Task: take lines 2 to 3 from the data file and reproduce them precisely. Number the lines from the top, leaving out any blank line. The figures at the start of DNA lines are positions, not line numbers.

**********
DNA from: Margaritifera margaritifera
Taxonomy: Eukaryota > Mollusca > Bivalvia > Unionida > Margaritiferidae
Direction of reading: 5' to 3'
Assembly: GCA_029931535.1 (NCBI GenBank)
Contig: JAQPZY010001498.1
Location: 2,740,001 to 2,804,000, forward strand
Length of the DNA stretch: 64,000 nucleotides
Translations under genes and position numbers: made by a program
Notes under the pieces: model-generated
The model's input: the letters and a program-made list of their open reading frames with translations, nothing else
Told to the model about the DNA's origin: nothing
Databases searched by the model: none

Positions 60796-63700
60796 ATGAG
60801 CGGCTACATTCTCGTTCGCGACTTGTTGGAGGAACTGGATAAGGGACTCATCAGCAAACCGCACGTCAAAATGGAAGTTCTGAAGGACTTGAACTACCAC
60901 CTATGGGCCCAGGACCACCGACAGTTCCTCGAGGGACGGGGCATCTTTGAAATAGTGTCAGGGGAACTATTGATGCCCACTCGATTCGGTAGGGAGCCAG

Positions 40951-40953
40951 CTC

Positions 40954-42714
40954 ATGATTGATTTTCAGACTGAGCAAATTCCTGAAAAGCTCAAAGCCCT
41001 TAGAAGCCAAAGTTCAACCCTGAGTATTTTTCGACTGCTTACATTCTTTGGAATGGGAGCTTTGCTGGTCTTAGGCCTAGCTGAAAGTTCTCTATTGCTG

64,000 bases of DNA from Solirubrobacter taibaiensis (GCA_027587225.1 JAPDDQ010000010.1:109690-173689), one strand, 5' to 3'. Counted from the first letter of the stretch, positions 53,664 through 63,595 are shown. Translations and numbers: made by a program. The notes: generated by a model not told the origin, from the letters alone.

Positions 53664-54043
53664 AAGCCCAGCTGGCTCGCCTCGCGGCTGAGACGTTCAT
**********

Taxonomy: Eukaryota > Mollusca > Bivalvia > Unionida > Margaritiferidae
Direction of reading: 5' to 3'